August 23, 2001

Langer returns with century as Australia take control in final Test

Justin Langer made a heroic return to Test cricket making an unbeaten century on his first appearance for Australia in England before he was felled by a ball from Andrew Caddick and left the field, dazed and unsteady.

He completed his century a few balls earlier after playing courageously for over four hours but he attempted to hook a 84.2 mph ball from Caddick and like all his previous attempts, the shot did not come off and the ball thudded into the side of his helmet, causing him to crumple to the ground.

He wobbled off, aided by the Australia physio Erroll Alcott and a doctor who had been summoned to the crease to attend to a three inch gash above his ear, and received a standing ovation from a capacity crowd before being taken off to hospital for a precautionary scan.

It had been a brave innings from the outset. He was left out of the First npower Ashes Test at the start of the summer after showing average form since arriving on tour and failed to regain his place until Michael Slater, to everyone's surprise, was dropped after the Headingley Test.

Normally a number three batsman, he opened with Matthew Hayden and despite a quiet start, when he looked out of touch and tentative in his shot selection, he stayed put, unwilling to take risks or be hurried.

By the time he lost his partner, they had formed the highest opening stand of the summer. The broad shouldered Hayden was eventually caught at midwicket off Phil Tufnell's bowling for 68, having used every ounce of his formidable power to blast nine boundaries.

But at tea, Australia were starting to motor having gathered 203 runs in two sessions on a flat pitch that had always looked to favour the batsmen even when there was early cloud cover combined with high degree humidity. There was little that Nasser Hussain could do and with the exception of Darren Gough, who bowled without conviction, his bowlers stuck to their plan.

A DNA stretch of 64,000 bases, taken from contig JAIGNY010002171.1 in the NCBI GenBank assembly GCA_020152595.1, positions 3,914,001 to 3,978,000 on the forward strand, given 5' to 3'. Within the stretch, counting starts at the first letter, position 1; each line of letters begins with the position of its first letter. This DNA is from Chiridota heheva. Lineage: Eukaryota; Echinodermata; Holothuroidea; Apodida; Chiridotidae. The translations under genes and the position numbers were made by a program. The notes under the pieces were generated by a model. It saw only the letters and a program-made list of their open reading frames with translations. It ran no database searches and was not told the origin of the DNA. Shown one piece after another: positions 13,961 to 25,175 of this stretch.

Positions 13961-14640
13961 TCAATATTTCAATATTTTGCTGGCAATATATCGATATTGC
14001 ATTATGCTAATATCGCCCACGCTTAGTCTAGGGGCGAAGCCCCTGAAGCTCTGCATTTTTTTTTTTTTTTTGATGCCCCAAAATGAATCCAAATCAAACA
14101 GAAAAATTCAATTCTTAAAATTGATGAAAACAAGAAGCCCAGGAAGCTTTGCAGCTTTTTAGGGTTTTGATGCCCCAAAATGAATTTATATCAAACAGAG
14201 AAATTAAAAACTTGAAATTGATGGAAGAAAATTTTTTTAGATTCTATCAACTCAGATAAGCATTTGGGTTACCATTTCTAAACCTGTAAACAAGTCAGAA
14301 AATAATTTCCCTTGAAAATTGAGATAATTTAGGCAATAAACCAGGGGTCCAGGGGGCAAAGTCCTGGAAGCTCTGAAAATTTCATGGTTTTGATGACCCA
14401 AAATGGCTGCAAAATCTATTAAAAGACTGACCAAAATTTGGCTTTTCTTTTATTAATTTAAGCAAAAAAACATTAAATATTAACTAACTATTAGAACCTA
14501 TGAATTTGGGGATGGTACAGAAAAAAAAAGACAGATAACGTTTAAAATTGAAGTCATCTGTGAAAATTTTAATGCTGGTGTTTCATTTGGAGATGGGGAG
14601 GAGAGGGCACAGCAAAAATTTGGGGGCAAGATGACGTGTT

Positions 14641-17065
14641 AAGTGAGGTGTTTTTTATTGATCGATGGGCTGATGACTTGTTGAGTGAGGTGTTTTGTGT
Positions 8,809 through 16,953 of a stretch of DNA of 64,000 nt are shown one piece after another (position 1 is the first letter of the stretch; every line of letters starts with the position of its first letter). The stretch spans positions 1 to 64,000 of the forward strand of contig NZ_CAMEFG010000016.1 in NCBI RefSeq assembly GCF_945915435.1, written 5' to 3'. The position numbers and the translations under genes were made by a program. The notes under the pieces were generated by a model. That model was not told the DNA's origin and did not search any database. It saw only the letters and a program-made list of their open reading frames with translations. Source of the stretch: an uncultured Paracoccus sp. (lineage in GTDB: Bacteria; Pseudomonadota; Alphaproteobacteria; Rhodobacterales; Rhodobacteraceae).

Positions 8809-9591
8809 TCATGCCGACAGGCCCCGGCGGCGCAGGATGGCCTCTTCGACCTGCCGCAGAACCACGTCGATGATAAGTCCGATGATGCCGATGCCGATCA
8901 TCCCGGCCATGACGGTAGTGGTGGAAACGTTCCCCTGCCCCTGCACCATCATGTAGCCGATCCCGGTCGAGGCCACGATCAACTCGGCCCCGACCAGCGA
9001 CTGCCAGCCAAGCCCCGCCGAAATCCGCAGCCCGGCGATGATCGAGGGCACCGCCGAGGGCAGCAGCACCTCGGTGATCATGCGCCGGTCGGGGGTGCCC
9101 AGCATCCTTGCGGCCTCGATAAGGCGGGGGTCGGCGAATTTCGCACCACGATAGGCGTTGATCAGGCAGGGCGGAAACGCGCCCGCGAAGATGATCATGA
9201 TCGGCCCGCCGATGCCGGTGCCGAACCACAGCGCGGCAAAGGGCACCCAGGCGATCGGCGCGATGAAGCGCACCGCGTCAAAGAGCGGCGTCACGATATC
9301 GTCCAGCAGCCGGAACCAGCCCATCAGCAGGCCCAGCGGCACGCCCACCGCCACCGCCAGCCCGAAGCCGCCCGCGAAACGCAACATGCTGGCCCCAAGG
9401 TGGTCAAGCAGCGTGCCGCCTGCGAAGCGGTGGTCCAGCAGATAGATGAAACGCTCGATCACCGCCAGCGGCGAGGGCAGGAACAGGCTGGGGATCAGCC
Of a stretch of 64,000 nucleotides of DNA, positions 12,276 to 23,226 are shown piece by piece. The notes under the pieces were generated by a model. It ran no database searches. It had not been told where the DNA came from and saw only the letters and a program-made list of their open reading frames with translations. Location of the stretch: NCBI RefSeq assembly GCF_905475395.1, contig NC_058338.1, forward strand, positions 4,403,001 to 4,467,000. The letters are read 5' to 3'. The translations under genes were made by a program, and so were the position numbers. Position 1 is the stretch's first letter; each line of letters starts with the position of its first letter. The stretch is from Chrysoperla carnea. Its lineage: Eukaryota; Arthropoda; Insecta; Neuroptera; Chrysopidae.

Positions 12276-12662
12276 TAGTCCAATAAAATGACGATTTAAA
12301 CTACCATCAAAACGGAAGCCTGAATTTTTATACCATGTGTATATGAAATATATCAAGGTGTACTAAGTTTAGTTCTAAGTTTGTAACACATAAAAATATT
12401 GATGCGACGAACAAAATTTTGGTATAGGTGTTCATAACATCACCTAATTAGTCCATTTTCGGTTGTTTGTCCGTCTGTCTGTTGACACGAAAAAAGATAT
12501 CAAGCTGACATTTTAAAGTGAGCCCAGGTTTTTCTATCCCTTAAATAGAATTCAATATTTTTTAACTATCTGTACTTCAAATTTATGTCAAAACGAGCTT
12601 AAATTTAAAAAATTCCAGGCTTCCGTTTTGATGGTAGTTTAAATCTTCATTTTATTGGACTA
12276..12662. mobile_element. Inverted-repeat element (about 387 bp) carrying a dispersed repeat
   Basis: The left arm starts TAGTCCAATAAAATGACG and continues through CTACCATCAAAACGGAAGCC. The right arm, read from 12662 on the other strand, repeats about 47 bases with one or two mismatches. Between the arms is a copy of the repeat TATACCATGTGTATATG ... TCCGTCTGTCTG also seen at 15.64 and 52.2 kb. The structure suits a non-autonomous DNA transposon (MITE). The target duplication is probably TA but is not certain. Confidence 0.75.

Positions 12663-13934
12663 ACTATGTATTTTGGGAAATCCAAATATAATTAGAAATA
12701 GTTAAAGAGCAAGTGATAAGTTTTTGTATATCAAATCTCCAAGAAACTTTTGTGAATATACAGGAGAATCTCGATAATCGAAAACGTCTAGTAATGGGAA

But there were no wickets and apart from a couple of half chances in the morning when Usman Afzaal tried to run out Hayden with a lightning fast return from short leg and, when the ball bounced in front of Mark Butcher from the blade of Langer, there were no close calls either.

Langer made 102 before he was struck on the head and his departure brought together Ponting and Mark Waugh, who despatched Gough for two consecutive fours, one gloriously to the cover boundary and the next even more elegantly to the square leg rope.

The pair added 56 in 12 overs before Ponting was brilliantly caught by Mike Atherton at first slip for 62. It handed Jimmy Ormond his first wicket in Test cricket and it was well deserved after he had showed discipline and intelligence throughout his 18 overs, and few signs of first Test nerves.

When Ponting left, the score was 292 for two and Waugh, accompanied by his brother Steve who made a startling recovery from injury to take his place in what could his last Test match in England, had taken the Australian total to 324 for two, with the skipper unbeaten on 12 and Mark just two away from his half-century.

At 6.30pm, with eight overs of the day remaining, bad light took the players off the field. It was the third interruption of the day - around 40 minutes was earlier lost due to light drizzle but this time, with three lights on the board, the crowd started to disperse knowing that in the murky gloom, any more play looked distinctly unlikely.